The First Purge: A Franchise Reborn With Its Best Entry Yet

Two years removed and 2018 still remains the ‘Year of Blumhouse Productions’. While Insidious: The Last Key and Truth or Dare were critical duds, both films were box office successes. And the studio’s re-invigoration of Halloween in October of 2018 marked a major course correction for the dormant franchise. Somewhere in between, Jason Blum tided horror fans over with The First Purge. Despite being the fourth film in the dystopian franchise, The First Purge has generated early buzz with its overt political overtones. At the very least, the sequel makes a good case for the ‘less is more’ approach to marketing. But how good can the fourth film in a franchise be?


A prequel, The First Purge, opens a day before the New Founding Fathers of America (NFFA) pilot their bold social experiment – ‘The Purge’. Several news clips outline the economic crises, poverty, and crime that gave birth to America’s newest political party, and quickly transitions to scenes of psychologists interviewing ‘candidates’ for the inaugural ‘Purge’. To test the potential benefits of a ‘Purge’, the NFAA selects Staten Island as the pilot site, offering residents $5000 to remain and more money if they actively ‘Purge’.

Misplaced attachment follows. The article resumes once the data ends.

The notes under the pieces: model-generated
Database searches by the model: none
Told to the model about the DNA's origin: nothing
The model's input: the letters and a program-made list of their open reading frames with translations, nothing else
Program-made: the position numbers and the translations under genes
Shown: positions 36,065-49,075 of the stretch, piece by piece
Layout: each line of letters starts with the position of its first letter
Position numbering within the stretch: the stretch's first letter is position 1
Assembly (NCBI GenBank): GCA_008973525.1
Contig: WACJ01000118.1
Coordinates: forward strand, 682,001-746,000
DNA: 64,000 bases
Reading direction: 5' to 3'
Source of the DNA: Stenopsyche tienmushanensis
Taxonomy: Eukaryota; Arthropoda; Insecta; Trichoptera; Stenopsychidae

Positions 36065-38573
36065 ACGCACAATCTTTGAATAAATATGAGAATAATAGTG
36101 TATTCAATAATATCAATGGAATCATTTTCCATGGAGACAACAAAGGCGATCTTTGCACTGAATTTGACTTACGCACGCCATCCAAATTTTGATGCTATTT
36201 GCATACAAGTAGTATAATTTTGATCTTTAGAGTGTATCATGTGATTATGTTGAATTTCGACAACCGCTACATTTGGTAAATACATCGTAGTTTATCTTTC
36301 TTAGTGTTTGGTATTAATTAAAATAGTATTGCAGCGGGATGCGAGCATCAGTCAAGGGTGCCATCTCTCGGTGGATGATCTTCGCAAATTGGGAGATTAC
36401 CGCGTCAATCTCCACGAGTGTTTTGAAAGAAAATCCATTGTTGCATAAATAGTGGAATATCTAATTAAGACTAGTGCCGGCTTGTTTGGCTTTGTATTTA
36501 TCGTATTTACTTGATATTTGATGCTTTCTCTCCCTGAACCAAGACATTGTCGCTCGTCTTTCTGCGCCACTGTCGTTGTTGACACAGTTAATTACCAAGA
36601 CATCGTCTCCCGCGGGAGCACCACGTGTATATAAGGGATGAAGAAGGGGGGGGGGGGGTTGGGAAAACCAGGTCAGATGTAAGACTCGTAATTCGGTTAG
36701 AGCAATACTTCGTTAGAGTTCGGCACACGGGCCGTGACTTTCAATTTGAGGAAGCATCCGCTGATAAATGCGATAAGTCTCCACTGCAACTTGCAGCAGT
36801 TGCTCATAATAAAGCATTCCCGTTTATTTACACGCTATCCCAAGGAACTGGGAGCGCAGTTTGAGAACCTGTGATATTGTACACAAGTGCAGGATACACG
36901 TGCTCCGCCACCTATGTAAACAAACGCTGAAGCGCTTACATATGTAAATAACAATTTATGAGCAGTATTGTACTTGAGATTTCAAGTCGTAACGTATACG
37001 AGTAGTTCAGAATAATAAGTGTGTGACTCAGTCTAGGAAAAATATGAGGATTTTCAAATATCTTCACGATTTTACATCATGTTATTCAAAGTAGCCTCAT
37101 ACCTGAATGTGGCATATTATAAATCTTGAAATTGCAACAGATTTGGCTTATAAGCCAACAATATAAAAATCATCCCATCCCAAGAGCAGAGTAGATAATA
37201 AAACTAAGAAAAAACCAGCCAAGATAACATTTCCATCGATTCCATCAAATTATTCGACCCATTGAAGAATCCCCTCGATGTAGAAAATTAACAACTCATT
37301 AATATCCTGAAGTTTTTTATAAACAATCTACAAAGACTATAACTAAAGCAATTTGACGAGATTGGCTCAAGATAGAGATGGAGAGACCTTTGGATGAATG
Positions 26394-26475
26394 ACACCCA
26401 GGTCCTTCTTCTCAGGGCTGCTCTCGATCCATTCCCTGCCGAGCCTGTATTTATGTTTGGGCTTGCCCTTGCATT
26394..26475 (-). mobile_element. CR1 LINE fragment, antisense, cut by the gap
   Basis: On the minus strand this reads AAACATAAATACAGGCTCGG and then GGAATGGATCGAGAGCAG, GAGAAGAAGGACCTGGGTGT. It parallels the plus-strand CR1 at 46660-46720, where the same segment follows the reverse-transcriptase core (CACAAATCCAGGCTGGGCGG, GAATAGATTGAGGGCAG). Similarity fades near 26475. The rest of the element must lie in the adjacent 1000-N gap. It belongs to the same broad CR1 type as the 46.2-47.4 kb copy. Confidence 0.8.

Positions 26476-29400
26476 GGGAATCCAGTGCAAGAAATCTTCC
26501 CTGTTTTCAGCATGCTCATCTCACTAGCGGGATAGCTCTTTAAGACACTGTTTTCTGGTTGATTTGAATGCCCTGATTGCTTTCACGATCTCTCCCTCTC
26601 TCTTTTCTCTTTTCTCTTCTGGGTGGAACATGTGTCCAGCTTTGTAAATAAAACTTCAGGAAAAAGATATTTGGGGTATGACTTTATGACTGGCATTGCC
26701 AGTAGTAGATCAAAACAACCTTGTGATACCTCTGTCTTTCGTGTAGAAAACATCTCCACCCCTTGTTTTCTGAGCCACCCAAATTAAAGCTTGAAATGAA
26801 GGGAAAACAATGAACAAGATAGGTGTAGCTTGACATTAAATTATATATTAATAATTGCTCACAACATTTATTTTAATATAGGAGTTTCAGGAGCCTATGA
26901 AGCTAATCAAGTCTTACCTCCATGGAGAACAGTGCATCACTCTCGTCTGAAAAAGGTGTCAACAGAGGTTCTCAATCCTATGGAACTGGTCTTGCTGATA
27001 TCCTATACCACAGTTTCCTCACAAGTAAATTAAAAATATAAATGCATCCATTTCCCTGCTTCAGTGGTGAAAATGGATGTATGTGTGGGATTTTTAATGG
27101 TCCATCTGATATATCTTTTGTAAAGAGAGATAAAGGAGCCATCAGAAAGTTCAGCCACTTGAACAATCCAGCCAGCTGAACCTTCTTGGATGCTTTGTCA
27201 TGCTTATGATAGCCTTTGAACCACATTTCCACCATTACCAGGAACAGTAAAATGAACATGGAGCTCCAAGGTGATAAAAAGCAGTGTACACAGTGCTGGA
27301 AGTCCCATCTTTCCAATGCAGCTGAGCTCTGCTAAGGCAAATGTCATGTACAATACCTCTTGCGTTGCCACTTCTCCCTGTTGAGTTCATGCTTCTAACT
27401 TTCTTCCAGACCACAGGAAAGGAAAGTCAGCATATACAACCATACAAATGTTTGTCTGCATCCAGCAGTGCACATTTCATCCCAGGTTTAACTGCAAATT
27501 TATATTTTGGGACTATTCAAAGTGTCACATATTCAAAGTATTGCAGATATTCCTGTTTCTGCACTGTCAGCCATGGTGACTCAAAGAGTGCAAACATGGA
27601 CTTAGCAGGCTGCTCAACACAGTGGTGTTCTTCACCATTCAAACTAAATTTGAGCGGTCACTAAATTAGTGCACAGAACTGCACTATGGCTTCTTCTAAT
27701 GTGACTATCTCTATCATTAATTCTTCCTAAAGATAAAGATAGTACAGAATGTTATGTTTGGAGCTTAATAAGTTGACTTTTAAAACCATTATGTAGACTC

While activist Nya (Lex Scott Davis) plans to spend the ‘Purge’ sheltering community members, her younger brother, Isaiah (Jovian Wade), foolishly opts to participate to seek retribution for a slight. Gang kingpin Dimitri (Y’Lan Noel), apprehensive of the social experiment, simply wants to keep his crew and empire safe. But when the NFFA sends in hired mercenaries to increase casualty numbers, Nya, Isaiah, and Dimitri find themselves in a war to survive.

The First Purge Offers a Better Mix of Action and Horror

To date, The Purge franchise has had a rollercoaster history in terms of overall quality. None of the first three films were bad by any measure. Perhaps the worst criticism I could hurl at the The Purge was that it was serviceable. Anarchy benefited from opening up the franchise’s world and dialing up the action. Yet none of the first three films were ever really scary outside of the actual central concept.

Director Gerard McMurray actually injects quite a bit of suspense into The First Purge.